In all its initial secrecy, mazy wanderings, and unpleasant moral implications, the Rothko affair was frequently compared to Watergate. As Tristan Tzara observed, the politics of art are a diminutive parody of the politics of real power. Just as the fall of Nixon filled the press with sanguine hopes of an end to corruption on the banks of the Potomac, so it was widely thought that the Orphans’ victory might provoke an appearance of a new morality in the art world. A cleansing wave would scour it, dealers and executors would become, in a collective ecstasy of self-criticism, as scrupulous as gynecologists, and a new age of ethical candor would dawn over Soho and 57th Street.
Of course, nothing of the sort happened. The Rothko affair was no Watergate; rather it resembled the Profumo Scandal that so entertained England fifteen years ago. After the execrations heaped on Lloyd, Reis, Stamos, Levine, and the staff of Marlborough, after the evidence, opinions, moral judgments, and ritual démentis ejaculated by the art world at large, everyone went back to doing exactly what he had done before, though perhaps a little more cautiously: just as the British parliamentarians and Beaverbrook hacks, having nailed the guilty Profumo for whoring and lying, went back to their own lying and whoring with the gusto of those who have just enjoyed a cleansing sauna.
For despite the peculiarly American illusion, enshrined in museum practice and art education, that contact with works of art is good for the morals as well as pleasurable and interesting, the ethical level of the art world is no higher than that of the fashion industry. The problem is not that some dealers are crooks. It is that the whole system of the sale, distribution, and promotion of works of art is a terrain vague. Art dealing aspires to the status of a profession, without professional responsibilities; and it is against this background that the sins of Marlborough must be seen.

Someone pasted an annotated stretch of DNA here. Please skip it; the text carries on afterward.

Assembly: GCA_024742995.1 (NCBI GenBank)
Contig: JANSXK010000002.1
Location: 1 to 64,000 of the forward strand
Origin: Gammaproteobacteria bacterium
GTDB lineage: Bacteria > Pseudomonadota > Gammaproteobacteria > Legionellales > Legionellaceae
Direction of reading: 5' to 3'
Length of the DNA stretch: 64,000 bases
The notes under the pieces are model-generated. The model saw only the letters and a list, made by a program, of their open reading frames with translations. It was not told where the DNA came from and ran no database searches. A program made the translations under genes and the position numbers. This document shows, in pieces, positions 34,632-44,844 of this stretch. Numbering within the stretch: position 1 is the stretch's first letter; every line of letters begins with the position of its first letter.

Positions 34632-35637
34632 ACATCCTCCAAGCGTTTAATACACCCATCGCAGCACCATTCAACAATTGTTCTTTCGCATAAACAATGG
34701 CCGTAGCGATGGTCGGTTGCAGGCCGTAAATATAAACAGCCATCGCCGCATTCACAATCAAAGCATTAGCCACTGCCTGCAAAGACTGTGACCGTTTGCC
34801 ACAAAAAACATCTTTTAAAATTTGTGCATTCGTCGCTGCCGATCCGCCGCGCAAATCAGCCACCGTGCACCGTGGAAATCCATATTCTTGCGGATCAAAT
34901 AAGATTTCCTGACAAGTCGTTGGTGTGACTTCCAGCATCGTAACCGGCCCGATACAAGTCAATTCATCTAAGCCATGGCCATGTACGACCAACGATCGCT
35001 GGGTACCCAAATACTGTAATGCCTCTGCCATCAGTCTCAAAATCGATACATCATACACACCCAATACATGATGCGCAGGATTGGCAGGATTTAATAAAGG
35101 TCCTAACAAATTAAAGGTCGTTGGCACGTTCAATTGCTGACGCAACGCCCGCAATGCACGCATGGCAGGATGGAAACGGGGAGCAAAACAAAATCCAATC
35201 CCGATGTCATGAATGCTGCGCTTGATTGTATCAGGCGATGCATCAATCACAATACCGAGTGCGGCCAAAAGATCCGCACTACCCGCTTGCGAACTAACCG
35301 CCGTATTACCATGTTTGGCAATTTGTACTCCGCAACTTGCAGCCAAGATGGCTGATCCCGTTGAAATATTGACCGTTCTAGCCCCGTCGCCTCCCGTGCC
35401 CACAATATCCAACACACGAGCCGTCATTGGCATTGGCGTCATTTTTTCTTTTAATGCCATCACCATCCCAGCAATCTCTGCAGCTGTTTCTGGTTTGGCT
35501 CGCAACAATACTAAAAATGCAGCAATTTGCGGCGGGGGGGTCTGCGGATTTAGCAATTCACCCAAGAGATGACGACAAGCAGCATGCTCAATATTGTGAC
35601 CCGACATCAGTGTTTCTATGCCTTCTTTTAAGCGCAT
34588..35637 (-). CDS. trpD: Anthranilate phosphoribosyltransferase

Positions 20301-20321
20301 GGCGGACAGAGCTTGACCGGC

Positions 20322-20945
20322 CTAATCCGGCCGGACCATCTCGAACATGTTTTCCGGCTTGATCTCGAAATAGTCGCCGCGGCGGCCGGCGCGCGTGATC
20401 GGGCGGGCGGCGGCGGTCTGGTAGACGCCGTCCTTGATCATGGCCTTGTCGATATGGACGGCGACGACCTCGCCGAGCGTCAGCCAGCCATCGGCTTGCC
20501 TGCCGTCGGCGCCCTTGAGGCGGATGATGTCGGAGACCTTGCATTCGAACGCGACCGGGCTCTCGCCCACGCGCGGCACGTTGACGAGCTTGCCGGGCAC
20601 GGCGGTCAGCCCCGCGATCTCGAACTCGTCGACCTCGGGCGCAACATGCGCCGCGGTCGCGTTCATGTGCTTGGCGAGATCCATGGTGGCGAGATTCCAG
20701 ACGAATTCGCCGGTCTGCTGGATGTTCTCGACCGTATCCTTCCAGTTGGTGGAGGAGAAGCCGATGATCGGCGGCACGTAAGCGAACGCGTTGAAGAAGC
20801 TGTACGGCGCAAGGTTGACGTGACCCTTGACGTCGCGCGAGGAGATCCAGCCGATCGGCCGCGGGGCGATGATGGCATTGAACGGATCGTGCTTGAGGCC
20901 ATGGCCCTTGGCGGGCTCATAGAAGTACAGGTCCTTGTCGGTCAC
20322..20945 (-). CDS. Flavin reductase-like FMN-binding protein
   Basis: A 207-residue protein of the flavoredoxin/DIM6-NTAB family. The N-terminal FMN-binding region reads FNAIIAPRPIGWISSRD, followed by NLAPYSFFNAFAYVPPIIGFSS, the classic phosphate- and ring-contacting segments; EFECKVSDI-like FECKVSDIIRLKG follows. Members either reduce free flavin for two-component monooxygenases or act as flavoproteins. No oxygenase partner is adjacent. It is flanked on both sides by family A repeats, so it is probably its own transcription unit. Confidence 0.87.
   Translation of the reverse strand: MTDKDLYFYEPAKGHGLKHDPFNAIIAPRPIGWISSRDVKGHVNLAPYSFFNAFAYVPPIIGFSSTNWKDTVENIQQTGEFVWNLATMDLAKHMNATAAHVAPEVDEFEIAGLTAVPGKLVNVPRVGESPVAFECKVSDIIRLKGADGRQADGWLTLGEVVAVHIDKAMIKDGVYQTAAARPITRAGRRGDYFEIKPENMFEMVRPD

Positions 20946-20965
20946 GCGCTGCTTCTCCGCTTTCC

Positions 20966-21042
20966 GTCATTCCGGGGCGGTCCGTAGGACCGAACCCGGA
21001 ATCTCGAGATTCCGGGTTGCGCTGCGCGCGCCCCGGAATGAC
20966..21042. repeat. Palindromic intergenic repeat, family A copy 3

Professions are, in essence, self-regulating. They have strict codes of conduct and ethics. Their willingness to stick by these codes, enforce them on errant members, and expel impenitent ones is what distinguishes professions from trades. But there is no agreement in the American art world on how critics, museum curators, or dealers should behave. What are the limits of cupidity and influence? How far do they mask themselves as normal? The question of where self-dealing and conflict of interest begin is very rarely asked: the boat must not be rocked. Thirty years ago, if a critic owned (say) a de Kooning and wrote lyrically in support of de Kooning’s work, nobody minded; the painting was only worth a few hundred dollars. Obviously, since the price of de Koonings has multiplied (in some cases) by a factor of 1,000, to own the same painting today and still write about the artist may present grave conflict-of-interest problems.
The flight of speculative capital to the art market has done more to alter and distort the way we experience painting and sculpture in the last twenty years than any style, movement, or polemic. It has shifted the ground rules of museum-going: what was once a tomb becomes a bank vault, as every kind of art object is converted into actual or potential bullion. (Strangely enough, this phenomenon has not yet found its Walter Benjamin, although the subversion of aesthetic experience by monetary value is by now as pervasive and visible as the alteration of unique objects by mass reproduction.) Colossal sums of money are exchanged, every day, on the art market. But the market remains wholly unregulated, and almost uninspected. It is the last refuge of nineteenth-century laissez-faire capitalism, in all its self-sufficiency and arrogance. If the units of value traded in the world’s galleries were debentures or commodity futures, the Securities Exchange Commission would be watching; but there is no regulation of the American art market, nor is there likely to be.
One of the reasons why dealers are so resistant to the idea of inspection lies in the inherent irrationality of art prices. No work of art has an intrinsic value, like a brick or a car. Its price cannot be discussed in terms of the labor theory of value. The price of a work of art is an index of pure, irrational desire; and nothing is more manipulable than desire. It is no accident that the immense fetishism which sustains the art market should have reached its peak—a delirium whose only historical parallel was the Dutch tulip mania of the seventeenth century—at the moment when the old purposes of art, the manifestation of myth and the articulation of social meaning, have largely been taken away from painting and sculpture by film, TV, and photography. Only when an object is useless can capitalism see it as priceless. The desire for all commodities, and hence their price, is affected in greater or lesser degrees by manipulation—but art is the only commodity whose price is purely and intrinsically manipulative and has no objective relationship to any social machinery except that of “rarity” and promotion.